If you thought I left my days of Asian American community activities
(and activism) behind with Altra... SURPRISE, I'm back. My newest
incarnation is US Image Director of ATV's Miss Asia pageants.
I know, I know...
Try not to judge! Before you start erasing my name from your list of favorite AA feminists give me a chance.
When I think of beauty pageants this quote from my favorite Asian American comedienne, Margaret Cho comes to mind:
"It's this idea of beauty as being a rumor that becomes true in the re-telling."
up, blissfully living the American Dream in a predominantly caucasian
suburb, I was never what you might call "disadvantaged." And I won't
lie and say that I didn't have a healthy perception of my physical
appearance either. My aunts and uncles doted on me, always suggesting
that I'd grow up and compete in Hong Kong for one of the coveted beauty
queen tiles. Or that I'd be Miss Chinatown, Houston.
in itself poses an interesting question: Why do I have to travel to
Hong Kong to be beautiful? Why am I only beautiful within the confines
of Chinatown? I didn't even live in Chinatown! Seeing nothing but Texas
blond beauty queens on TV didn't help either. It was exciting for me if
there was a brunette Miss America (Lynda Carter!), because that was the
closest thing to an American role model who looked like me, and was
praised for her beauty and to a certain extent, her intelligence.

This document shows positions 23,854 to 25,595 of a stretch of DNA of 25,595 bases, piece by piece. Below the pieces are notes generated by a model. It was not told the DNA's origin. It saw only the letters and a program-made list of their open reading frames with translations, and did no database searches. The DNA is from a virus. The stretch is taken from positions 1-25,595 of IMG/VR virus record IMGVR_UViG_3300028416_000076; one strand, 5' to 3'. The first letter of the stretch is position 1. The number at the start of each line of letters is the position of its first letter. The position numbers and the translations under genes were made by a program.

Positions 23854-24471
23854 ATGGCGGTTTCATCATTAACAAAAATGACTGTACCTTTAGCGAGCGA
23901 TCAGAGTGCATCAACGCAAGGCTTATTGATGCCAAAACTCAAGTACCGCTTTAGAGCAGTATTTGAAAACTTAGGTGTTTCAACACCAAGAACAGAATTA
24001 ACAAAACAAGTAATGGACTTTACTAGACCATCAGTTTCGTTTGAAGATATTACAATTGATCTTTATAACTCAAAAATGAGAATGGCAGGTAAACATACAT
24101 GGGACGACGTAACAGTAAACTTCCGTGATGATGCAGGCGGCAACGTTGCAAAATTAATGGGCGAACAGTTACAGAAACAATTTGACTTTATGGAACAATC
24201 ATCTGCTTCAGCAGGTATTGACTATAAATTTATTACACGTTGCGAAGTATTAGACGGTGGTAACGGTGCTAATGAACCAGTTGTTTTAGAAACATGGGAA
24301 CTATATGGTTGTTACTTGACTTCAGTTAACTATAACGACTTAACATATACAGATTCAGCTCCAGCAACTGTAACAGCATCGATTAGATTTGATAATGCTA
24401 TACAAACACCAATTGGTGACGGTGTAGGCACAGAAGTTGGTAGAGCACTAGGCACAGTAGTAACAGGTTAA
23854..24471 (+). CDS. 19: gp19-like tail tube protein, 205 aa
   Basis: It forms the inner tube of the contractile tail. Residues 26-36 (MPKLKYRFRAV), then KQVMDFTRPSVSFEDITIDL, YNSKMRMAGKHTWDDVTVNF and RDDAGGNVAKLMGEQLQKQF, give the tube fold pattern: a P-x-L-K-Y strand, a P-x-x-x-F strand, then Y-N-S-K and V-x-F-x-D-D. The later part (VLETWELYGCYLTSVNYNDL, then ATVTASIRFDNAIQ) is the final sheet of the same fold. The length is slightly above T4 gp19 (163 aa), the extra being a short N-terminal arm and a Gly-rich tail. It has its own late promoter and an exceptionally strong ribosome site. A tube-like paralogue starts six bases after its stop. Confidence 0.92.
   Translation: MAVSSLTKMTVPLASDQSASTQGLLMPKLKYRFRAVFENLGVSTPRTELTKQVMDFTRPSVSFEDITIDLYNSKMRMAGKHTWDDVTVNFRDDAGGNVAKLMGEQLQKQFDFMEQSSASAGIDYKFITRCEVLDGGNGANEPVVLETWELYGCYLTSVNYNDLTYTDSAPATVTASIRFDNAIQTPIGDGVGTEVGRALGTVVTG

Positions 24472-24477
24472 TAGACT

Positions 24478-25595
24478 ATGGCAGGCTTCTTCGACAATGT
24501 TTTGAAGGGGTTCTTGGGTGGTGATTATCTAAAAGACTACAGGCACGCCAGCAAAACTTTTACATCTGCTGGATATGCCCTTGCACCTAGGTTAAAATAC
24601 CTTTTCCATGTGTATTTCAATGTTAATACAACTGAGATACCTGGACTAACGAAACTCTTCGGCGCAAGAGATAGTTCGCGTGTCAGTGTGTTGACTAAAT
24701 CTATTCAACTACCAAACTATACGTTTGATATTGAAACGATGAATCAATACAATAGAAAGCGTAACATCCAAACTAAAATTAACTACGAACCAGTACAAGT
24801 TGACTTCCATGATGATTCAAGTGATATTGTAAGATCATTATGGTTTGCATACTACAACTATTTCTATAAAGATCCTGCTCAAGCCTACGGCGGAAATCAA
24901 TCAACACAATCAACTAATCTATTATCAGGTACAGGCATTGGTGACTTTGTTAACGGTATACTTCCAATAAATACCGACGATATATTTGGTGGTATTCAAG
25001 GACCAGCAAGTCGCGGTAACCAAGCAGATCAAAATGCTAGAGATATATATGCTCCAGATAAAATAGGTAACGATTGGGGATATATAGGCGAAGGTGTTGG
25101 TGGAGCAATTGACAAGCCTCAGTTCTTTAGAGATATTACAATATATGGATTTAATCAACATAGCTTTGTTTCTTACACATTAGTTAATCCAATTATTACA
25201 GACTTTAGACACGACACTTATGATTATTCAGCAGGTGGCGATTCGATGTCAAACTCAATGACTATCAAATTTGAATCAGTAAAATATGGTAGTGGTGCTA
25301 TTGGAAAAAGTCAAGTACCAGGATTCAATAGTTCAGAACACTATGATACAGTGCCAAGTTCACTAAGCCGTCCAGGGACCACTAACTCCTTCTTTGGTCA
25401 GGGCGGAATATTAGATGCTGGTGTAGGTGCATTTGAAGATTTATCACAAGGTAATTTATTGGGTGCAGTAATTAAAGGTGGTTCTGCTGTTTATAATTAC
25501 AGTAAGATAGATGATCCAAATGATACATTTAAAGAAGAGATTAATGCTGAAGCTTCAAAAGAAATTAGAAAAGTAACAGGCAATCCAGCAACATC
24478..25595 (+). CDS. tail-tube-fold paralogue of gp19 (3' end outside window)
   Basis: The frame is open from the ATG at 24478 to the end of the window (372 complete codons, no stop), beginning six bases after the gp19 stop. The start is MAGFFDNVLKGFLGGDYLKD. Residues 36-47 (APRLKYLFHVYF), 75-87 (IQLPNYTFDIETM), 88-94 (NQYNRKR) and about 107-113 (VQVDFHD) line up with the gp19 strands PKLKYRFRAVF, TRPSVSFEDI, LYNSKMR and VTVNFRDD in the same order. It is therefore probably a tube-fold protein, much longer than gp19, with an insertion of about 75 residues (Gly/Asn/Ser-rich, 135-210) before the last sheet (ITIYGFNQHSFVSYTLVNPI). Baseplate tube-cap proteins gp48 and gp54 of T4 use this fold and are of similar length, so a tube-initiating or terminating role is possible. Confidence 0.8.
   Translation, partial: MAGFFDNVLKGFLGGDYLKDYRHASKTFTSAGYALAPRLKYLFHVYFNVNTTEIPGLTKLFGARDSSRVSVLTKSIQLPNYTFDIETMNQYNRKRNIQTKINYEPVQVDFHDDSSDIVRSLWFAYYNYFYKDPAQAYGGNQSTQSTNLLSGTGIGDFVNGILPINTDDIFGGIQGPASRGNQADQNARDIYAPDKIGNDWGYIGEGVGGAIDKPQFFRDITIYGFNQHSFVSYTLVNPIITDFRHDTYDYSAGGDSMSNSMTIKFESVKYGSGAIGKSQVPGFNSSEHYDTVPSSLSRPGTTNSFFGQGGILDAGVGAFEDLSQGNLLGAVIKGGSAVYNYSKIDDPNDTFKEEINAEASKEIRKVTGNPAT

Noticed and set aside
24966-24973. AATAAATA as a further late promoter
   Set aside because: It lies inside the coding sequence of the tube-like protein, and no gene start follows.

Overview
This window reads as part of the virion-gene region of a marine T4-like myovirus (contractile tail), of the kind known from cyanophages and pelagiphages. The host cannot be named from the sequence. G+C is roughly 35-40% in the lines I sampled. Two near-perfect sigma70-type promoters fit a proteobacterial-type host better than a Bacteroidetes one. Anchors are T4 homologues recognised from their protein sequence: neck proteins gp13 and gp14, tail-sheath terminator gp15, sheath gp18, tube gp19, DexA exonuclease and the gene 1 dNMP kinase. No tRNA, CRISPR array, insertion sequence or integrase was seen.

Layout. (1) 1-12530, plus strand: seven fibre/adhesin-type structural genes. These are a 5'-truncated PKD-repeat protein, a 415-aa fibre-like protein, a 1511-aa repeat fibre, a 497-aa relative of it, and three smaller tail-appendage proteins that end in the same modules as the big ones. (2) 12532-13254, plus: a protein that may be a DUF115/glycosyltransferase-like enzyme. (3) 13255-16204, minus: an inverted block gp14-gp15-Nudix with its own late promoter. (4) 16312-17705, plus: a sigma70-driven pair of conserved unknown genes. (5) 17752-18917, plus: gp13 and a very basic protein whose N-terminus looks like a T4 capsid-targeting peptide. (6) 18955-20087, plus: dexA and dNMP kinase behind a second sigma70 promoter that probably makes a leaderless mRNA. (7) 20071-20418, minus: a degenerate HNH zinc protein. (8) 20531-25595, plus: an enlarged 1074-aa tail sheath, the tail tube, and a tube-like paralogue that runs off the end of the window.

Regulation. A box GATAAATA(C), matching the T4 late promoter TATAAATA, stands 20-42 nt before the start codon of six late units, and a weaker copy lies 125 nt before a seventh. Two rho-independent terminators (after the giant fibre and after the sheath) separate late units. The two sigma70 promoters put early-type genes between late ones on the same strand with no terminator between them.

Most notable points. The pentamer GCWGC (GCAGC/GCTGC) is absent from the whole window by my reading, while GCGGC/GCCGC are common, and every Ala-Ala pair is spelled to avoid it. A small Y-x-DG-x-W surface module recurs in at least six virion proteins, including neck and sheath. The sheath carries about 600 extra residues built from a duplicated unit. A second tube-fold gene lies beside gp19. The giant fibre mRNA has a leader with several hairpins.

This brings us back to what Margaret said.
of those beauty pageants that my aunts and uncles fantasized that I
would fly off to Hong Kong and compete in, ATV's Miss Asia, founded in
1985, is now acknowledging that there is a significant and important
Asian population here in the United States. Originally only open to Los
Angeles women, the competition is now open to New York and San
Francisco, for the first time in the three years ATV has invited the US
to send a representative over. We now get three representatives, three
ladies to send to Asia and show how Asians who grow up in the United
States are awesome enough to act as a representative of Asian
awesomeness to the world.
So how does what Margaret said apply
to Miss Asia in America, especially because it's still "Miss Asia," and
especially because the girls who win the 3 US regionals still go to
Hong Kong to compete for the final titles?
Well, because we
aren't Asians in Hong Kong. We are Americans. We are ambassadors of our
community, of our country. And the ladies who are chosen here, in the
process of being chosen, they rally the community around them, they
become role models.
Now that there are three regional
competitions, the access has tripled. Girls from all over the US are
welcome to apply as long as they are willing and able to travel to the
respective locations for trials and the actual pageant. If you can come
from Texas and compete in California or New York, even better. Bring
your community with you.
For my generation and the generations
before me, there were very few visible or popular Asian American role
models. Asian American girls, like all other women of color were always
forced to put their beauty in context. The producers of All American
Girl told Margaret that she was "too Asian" looking and not relatable
to the American public. Getting canned for not being funny is one
thing, but fired for looking like you do, off a show based on your life?
think it's about time that we had a forum here in America that is not
just confined to individual communities, that is not just contained
within the US, that encourages Asian American girls to embrace their
beauty and gives them the opportunity to reshape the perception of
"beautiful" in America. I think it's about time we had the opportunity
to represent America in this capacity because Asian American women
should be proud and know they are beautiful just because they are.
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